Radhanpur/Patan (Guj): The state highways are smooth but the journeys are long and arduous for the youths, some underpaid, some jobless, and most looking for a better life. So they take refuge in their cheap China-made smartphones, mostly encased in plastic, shutting themselves off from their problems, plunging themselves into the virtual world.
Prince Parmar is on one such bus, travelling to Gandhidham, a town in Kutch district, from Patan town. The 23-year-old son of a landless farmer works as a “supervisor” in a garments company in Gandhidham for a meagre salary of Rs 10,000 per month.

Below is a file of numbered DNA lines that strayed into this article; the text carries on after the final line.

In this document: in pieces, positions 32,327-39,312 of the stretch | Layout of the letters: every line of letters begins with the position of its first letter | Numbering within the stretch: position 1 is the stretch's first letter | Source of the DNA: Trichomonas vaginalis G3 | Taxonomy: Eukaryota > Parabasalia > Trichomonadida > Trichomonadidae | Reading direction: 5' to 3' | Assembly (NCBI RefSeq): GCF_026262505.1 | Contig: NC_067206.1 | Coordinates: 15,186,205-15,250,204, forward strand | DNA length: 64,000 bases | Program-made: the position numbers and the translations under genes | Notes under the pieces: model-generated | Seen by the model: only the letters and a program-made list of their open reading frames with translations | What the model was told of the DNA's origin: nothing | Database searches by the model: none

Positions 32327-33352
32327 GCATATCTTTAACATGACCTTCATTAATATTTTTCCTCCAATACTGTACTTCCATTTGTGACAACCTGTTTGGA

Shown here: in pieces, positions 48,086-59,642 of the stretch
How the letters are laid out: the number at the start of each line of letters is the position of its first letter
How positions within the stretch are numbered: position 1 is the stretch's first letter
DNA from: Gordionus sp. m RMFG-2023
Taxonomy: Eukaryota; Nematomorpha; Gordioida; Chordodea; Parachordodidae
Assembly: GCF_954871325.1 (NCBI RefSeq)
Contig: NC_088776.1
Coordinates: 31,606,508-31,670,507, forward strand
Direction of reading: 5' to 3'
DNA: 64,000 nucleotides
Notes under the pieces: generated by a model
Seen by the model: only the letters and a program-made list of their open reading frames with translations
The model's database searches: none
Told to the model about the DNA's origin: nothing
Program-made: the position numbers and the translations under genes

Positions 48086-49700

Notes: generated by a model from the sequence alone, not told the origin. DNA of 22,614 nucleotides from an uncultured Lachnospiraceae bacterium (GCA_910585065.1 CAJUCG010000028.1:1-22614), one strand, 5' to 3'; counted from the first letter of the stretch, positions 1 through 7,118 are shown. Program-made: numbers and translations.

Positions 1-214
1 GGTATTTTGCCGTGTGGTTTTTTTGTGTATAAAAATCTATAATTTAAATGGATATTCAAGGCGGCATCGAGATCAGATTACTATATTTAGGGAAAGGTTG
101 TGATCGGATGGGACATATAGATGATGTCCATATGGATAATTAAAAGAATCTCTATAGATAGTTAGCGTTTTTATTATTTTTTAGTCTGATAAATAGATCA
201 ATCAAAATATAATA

“And they deduct half the salary if you take even three days off,” Parmar, a Dalit, says.
While sharing his angst and frustration, Parmar suddenly asks this reporter, “How much do you earn? What did you study?”
As Gujarat prepares to vote in the second and last phase of the election on December 14, Parmar's question takes on added import, reflecting not just the many worries of youth in the state but also sending out a message for parties competing for power. A recurrent highlight of a nearly 550-km road trip across north Gujarat is the Gujarati youth's curiosity about the world of white-collar jobs.